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Voices of the Global Community

18

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Gavin Farber, Temple University

Gavin Farber.jpgAs academic advisors, we go through different phases of our careers. We start as new practitioners learning the field, interpreting policy and procedure, and navigating the complexities of our positions.  There are moments in our professional journeys when we might hit a fork in the road, requiring us to reflect on how to move forward. While not an invisible group of practitioners, it is a growing population finding its voice with support from the association through NACADA-sponsored webinars, web events, and presentations at regional and annual conferences. Learn how you can overcome your challenges to become a stronger professional who can better serve your students, staff, administration, and institution.  

Who Are Mid-Level Advisors?

Rosser (2000) said mid-level higher educators were the “unsung professionals of the academy (p. 5).

This was “unsung” because “their contributions to the academic enterprise are rarely recognized and professional because of their commitment, training, and adherence to high standards of performance and excellence in their areas of expertise,” (Rosser, 2000, p. 5). Many of these advisors are frontline workers in their advising centers and academic departments, sometimes a one-person operation serving hundreds of students and faculty. Email inboxes are always full including queries from advisees and their loved ones—often working past closing time to ensure they are getting back within a certain time frame.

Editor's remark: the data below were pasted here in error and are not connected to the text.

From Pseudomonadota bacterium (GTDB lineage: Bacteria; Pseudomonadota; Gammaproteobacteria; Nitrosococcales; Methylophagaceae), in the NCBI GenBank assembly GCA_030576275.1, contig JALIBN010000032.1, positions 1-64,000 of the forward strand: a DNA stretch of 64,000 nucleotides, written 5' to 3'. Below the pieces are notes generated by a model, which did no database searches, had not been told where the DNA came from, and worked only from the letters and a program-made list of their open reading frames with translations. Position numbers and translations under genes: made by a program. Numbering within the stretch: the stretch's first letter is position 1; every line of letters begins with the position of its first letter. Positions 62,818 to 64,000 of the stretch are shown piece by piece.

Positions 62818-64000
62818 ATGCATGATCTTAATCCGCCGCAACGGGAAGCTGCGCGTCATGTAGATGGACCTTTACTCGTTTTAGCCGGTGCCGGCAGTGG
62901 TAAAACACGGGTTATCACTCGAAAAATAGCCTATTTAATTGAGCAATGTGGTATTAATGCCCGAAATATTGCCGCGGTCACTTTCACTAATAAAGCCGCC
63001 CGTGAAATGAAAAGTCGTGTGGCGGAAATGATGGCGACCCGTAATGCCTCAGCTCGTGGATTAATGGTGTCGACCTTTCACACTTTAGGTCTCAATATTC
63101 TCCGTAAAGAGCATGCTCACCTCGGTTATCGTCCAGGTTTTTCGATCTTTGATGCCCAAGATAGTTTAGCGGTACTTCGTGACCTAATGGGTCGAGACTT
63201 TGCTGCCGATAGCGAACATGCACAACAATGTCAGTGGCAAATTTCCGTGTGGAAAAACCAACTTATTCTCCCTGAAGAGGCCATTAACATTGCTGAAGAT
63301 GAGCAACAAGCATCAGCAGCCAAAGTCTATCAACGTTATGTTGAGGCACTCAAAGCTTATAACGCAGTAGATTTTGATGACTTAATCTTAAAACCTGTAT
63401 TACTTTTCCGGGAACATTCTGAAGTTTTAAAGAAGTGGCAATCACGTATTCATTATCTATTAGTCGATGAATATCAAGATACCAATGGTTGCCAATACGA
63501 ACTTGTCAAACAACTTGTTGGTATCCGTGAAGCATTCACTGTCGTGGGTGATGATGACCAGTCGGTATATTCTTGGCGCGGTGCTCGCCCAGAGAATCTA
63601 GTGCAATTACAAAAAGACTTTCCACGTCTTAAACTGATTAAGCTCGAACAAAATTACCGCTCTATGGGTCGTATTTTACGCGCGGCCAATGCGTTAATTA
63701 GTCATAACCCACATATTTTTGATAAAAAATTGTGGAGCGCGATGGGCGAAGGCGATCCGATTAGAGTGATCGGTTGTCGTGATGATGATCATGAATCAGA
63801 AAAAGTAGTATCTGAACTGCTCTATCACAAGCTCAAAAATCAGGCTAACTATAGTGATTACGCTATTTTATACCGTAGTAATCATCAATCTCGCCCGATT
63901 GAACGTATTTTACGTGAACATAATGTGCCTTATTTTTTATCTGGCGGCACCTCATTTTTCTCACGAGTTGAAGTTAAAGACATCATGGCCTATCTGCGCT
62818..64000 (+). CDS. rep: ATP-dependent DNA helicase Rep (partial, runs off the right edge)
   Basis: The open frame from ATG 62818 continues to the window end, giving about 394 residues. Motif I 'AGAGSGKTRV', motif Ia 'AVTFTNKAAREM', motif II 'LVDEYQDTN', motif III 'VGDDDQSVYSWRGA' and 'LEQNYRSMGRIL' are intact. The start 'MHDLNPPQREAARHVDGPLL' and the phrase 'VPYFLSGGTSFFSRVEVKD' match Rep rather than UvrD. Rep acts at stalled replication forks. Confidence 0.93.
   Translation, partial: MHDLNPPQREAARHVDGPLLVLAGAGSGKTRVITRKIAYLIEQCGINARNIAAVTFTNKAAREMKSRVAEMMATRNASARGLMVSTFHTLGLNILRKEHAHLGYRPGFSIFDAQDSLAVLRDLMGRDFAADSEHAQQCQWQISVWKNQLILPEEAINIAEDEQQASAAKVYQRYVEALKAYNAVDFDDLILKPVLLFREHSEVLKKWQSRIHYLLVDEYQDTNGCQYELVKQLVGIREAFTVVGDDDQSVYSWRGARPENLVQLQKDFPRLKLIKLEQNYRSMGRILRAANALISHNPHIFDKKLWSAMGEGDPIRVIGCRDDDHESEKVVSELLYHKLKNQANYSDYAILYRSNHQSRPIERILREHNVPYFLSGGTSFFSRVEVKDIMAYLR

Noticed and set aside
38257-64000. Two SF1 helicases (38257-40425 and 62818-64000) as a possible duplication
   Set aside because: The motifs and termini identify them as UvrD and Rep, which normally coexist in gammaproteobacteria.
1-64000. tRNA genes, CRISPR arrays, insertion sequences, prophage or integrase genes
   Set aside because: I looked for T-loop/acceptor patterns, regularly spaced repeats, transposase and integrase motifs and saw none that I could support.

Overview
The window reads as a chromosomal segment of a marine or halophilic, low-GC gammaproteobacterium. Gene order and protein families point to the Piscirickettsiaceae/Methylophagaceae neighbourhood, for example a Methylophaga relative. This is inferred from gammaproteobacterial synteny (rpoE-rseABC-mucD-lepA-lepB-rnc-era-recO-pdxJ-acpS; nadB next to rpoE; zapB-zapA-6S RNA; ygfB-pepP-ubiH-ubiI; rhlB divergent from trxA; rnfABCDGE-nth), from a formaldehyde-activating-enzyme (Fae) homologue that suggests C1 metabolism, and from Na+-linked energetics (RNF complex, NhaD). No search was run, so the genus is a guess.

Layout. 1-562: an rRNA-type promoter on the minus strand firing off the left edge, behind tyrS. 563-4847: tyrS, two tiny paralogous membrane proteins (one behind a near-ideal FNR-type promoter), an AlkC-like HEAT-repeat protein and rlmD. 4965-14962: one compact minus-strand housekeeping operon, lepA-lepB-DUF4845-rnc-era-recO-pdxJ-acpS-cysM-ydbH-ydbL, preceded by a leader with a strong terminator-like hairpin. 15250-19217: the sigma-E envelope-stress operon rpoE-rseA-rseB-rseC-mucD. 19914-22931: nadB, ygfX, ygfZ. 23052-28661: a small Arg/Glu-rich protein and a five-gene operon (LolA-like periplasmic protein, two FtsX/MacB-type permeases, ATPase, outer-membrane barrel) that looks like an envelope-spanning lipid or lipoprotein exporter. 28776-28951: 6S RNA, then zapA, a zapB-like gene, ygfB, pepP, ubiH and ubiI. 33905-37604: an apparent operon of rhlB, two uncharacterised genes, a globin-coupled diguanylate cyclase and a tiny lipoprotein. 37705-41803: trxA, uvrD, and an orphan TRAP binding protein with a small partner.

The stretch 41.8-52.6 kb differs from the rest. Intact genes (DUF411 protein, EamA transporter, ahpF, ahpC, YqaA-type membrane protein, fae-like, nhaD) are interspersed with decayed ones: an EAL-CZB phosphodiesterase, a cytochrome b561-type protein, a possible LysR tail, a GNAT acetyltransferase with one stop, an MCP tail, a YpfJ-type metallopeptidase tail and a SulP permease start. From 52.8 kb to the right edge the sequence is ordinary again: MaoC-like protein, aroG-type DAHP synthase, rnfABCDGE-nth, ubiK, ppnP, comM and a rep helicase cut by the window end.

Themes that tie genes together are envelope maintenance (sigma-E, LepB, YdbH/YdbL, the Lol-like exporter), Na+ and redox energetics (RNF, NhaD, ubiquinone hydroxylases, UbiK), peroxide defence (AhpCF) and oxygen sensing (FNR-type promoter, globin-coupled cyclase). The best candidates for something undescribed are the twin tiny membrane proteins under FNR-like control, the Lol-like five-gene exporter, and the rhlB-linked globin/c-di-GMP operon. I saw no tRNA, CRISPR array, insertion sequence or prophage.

Mid-level advisors are the middlemen of our industry. These professionals have a responsibility to (a) monitor and regulate policies and procedures and (b) rarely have the authority to change, adjust, and develop the regulations they enforce (Rosser, 2000, p. 8).

One of the first researchers on middle management in higher education was Robert A. Scott. During the 1970s, he served as an Associate Dean in the College of Arts and Sciences at Cornell University and he identified this population as a “largely ignored” (Scott, 1975, p. 38) group on campuses. The landscape of college administration had its share of problems according to Scott including, “severe inflation, reduced revenues, affirmative action, and a concern for the retaining of teachers” (1975, p. 38). 

With an advisor moving from new to mid-level, the practitioner feels more confident in their skills. These professionals understand their academic calendars, know when the busiest times of the season are, and may start to take on special projects to focus on different niche areas including orientation, peer advising and mentoring, and teaching first-year seminar courses. Some might engage and explore their professional development outside of academic advising such as serving as a conduct board administrator, study abroad representative, or faculty liaison.